On this day in 1989, the Chinese People’s Liberation Army opened fire on civilians throughout the Chinese capital of Beijing, killing hundreds of students and activists who had assembled to protest for democracy and reforms of China’s authoritarian government and political system. The incident, now known as the Tiananmen Square Massacre, shocked observers worldwide, resulting in international condemnation and sanctions.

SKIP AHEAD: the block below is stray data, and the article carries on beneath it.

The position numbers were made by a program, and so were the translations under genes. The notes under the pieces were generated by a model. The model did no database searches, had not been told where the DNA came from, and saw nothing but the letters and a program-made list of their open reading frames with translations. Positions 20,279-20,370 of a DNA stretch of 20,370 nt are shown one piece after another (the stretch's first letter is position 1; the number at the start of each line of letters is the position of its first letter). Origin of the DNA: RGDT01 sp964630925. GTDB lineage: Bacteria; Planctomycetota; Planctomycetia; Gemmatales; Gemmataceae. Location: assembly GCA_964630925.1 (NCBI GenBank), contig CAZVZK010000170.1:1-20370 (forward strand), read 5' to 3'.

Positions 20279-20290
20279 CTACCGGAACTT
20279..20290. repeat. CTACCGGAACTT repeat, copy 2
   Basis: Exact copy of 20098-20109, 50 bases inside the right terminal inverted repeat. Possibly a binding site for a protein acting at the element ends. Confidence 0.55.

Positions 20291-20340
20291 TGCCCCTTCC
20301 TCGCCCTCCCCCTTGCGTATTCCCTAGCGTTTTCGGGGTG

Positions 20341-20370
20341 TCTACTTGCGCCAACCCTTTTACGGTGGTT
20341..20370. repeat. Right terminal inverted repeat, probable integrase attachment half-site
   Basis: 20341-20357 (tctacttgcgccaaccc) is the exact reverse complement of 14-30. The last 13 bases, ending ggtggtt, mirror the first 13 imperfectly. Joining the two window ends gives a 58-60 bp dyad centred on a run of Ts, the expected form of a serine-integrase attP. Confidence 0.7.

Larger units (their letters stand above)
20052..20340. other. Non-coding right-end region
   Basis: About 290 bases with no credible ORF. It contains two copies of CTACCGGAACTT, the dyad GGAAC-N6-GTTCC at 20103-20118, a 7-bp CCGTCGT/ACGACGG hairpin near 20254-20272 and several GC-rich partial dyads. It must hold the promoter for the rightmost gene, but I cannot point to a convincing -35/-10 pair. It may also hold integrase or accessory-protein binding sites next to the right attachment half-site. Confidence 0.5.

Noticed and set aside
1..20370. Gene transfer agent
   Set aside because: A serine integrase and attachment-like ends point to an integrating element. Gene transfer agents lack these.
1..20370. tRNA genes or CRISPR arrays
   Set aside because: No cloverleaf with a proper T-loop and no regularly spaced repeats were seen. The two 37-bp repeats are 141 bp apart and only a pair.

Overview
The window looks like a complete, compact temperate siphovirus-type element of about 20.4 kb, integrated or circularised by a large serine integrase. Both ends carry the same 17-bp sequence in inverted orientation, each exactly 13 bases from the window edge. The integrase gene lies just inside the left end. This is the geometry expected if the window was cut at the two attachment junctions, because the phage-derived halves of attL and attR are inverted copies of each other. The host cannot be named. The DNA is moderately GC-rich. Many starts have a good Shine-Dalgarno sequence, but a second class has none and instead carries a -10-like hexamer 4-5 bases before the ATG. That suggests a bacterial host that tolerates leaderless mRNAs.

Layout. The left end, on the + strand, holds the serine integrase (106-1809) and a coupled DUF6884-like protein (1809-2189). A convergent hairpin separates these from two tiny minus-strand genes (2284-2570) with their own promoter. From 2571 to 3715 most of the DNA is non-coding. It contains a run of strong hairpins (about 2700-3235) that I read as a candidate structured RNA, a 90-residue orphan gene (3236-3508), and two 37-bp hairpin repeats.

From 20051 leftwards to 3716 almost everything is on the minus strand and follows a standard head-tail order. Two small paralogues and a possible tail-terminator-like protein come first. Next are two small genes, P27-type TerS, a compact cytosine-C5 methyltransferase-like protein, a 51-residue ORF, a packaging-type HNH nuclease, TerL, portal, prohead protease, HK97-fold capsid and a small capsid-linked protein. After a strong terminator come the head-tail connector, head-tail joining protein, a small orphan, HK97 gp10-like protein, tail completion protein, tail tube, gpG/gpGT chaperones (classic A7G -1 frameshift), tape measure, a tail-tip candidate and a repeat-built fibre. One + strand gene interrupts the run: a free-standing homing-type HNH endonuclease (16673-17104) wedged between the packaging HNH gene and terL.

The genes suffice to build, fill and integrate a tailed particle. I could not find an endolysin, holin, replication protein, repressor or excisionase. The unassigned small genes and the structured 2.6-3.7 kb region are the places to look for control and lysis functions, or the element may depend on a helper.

Three decades later, democracy has not come to China. Indeed, the personalized politics of the Mao era has returned with Xi Jinping, who has overseen the introduction of “Xi Jinping Thought” into the Chinese constitution and the removal of term limits. To the east of the country, it is working at a breakneck pace to seize ocean territories in defiance of international opinion; in the west, it has interned millions of Uyghurs in “re-education camps” without trial. The Communist Party has been blunt in its efforts to undermine and dismantle the political autonomy of Hong Kong, China’s last remaining bastion of democracy. The government is notoriously unfair in its conduct of trade: companies hoping to do business in China are pressured to hand over technology, and where such pressure is infeasible, state spies have few qualms about theft.